Japan is a highly formal society with extremely polite people, greeting someone for the first time can often be like a formal ritual with a strict script followed, especially with business dealings.
If you are in Japan on holiday you probably may not notice some of the customs involved with meeting someone, if you meet someone in a bar they will be fairly relaxed and friendly. In a business setting, the art of greeting someone is extremely serious and almost tea ceremony like in ritual.
Most Japanese people are addressed by their surname, and the title of san is attached to the name. For example if you were Mr Jones in a western country you would be Jones-san and Mrs Smith would be Smith-san, the extension is the same for both sexes (it can be used for other things like animals too). A Japanese example is Iron Chef Chen Kenichi who is the son of Chen Kenmin, he often refered to on the show as Chen-san. Kun is also used in place of san when adults refer to younger males. People with respected status, and this can include the elderly, a politician or even a teacher may get the Sensei extension; so Mr Brown would known as Brown-Sensei. Often famous Japanese people will revert their name to a western format, one example is Yoko Ono.
Bowing – See our bowing page
Business cards or Meishi are a extremely important commodity in Japan and must be treated with the utmost respect. When being offered a business card you should take it with two hands and study the card for a few seconds. Do not pop it in your pocket or wallet until after the meeting, always place it in front of you. Never write a phone number or any other information on the card as this is not polite. It is also customary to bow when passing and receiving a business card.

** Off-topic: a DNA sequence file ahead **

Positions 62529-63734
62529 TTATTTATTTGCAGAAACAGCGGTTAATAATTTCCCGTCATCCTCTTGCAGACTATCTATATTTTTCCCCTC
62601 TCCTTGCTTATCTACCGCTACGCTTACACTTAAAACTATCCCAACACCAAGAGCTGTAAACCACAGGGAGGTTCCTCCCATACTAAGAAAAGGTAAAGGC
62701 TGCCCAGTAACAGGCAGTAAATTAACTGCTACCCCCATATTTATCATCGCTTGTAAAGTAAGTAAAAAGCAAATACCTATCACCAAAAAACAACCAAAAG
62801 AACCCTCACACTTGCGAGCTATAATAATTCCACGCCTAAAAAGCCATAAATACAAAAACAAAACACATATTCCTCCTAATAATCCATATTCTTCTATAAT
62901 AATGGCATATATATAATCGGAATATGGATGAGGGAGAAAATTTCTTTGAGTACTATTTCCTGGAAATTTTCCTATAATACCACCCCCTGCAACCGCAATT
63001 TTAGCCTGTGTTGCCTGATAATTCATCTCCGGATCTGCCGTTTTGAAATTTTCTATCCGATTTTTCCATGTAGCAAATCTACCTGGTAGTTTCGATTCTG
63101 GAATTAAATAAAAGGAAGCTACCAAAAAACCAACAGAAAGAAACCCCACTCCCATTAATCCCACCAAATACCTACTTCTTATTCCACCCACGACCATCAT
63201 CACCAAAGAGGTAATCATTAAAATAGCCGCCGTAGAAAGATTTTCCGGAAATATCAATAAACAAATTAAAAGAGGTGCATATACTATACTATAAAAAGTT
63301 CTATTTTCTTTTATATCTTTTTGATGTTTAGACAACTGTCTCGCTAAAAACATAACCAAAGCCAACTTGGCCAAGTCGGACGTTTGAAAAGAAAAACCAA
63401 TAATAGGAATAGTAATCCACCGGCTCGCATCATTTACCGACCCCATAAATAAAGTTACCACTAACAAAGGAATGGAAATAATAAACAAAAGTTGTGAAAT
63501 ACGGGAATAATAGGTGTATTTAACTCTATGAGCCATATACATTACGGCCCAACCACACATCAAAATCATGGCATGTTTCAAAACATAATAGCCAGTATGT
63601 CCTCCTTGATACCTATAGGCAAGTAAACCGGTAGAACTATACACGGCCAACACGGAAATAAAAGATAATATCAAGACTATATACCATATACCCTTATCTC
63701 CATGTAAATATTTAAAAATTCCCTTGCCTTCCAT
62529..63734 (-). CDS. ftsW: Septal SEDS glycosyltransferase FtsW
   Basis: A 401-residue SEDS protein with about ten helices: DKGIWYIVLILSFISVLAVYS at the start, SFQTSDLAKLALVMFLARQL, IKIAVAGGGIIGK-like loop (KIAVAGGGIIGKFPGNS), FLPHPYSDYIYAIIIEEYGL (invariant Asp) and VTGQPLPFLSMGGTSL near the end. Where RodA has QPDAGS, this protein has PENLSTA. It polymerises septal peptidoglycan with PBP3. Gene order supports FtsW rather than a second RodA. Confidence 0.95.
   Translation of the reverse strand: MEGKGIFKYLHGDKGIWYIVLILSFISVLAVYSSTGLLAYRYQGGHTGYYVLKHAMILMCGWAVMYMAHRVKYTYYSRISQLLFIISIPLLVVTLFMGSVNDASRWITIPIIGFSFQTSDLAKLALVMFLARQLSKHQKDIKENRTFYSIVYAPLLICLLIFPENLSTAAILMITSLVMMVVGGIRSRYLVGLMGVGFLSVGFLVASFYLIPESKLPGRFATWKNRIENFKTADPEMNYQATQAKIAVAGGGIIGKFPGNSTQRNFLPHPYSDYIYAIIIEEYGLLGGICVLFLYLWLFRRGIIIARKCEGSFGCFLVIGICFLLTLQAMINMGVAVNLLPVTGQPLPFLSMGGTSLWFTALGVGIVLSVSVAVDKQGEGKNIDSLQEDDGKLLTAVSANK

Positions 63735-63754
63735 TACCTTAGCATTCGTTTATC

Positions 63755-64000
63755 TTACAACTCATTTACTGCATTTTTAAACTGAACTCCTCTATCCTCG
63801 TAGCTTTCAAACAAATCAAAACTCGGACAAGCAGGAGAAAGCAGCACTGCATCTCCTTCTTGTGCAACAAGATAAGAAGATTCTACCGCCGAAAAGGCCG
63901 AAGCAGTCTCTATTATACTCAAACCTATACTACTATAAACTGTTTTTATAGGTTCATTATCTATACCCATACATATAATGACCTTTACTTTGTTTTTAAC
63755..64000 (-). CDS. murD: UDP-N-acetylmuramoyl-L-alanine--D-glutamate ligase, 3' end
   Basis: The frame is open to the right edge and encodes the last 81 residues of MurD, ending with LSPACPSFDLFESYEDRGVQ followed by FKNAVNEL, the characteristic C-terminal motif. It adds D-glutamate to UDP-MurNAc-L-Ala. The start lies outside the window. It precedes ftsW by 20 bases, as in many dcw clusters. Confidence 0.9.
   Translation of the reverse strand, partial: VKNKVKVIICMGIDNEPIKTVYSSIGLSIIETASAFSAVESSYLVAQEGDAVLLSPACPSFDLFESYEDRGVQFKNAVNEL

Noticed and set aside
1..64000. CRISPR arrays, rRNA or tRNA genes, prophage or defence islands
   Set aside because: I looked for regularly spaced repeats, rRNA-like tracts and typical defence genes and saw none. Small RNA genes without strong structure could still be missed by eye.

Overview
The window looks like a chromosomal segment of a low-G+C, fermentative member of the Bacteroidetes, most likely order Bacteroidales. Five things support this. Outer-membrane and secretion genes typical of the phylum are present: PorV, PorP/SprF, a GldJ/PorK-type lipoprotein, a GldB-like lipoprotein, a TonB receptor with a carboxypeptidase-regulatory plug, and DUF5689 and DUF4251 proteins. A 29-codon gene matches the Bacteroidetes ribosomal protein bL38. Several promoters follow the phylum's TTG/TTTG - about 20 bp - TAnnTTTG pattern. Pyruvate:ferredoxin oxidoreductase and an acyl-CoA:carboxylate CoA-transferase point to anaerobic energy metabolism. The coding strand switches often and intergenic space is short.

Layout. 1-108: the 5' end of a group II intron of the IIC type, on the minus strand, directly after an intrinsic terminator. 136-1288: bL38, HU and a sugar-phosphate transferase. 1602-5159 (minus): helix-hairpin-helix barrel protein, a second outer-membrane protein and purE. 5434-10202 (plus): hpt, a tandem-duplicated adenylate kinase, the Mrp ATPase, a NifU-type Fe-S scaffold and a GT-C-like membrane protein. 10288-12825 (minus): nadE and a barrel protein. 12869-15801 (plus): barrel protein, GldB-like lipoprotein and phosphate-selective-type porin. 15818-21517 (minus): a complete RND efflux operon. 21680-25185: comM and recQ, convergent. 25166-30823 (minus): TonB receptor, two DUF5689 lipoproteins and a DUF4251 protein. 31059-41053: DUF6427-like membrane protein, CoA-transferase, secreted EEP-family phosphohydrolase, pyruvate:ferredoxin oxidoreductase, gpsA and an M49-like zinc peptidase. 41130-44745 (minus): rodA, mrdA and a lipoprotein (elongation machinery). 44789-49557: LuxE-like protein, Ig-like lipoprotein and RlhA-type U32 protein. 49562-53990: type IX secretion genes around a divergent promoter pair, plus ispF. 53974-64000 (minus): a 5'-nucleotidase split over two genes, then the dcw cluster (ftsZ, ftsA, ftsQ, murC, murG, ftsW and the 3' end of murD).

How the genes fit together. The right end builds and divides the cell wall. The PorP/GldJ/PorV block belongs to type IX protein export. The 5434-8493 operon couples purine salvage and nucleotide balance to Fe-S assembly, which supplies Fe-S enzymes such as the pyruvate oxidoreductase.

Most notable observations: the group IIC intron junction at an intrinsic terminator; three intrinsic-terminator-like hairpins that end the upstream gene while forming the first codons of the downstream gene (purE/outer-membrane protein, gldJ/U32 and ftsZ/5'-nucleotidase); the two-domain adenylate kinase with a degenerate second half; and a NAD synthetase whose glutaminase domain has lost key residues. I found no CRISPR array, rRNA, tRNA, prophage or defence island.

If you are meeting with people at a table, it is essential that the honoured guest sits on the kamiza or honoured seat. It is usually located farthest from the entrance. The host or least influential person usually sits nearer to the entrance. Probably the most politest thing to do is wait until you are directed to your position by the host of the meeting or dinner.
If you are visiting someone’s house, it is particularly good manners to take a present called a Temiyage. Ideas might include some sweets, sake or a bottle of wine, but the best idea for foreigners is take something from your home land. The Japanese love stuffed toys, a plush native animal of your home country would be a perfect gift and much appreciated; if you plan to visit someone, pick one up before you leave. The Japanese love wrapping, so fine wrapping and beautiful ribbons add value to the gift.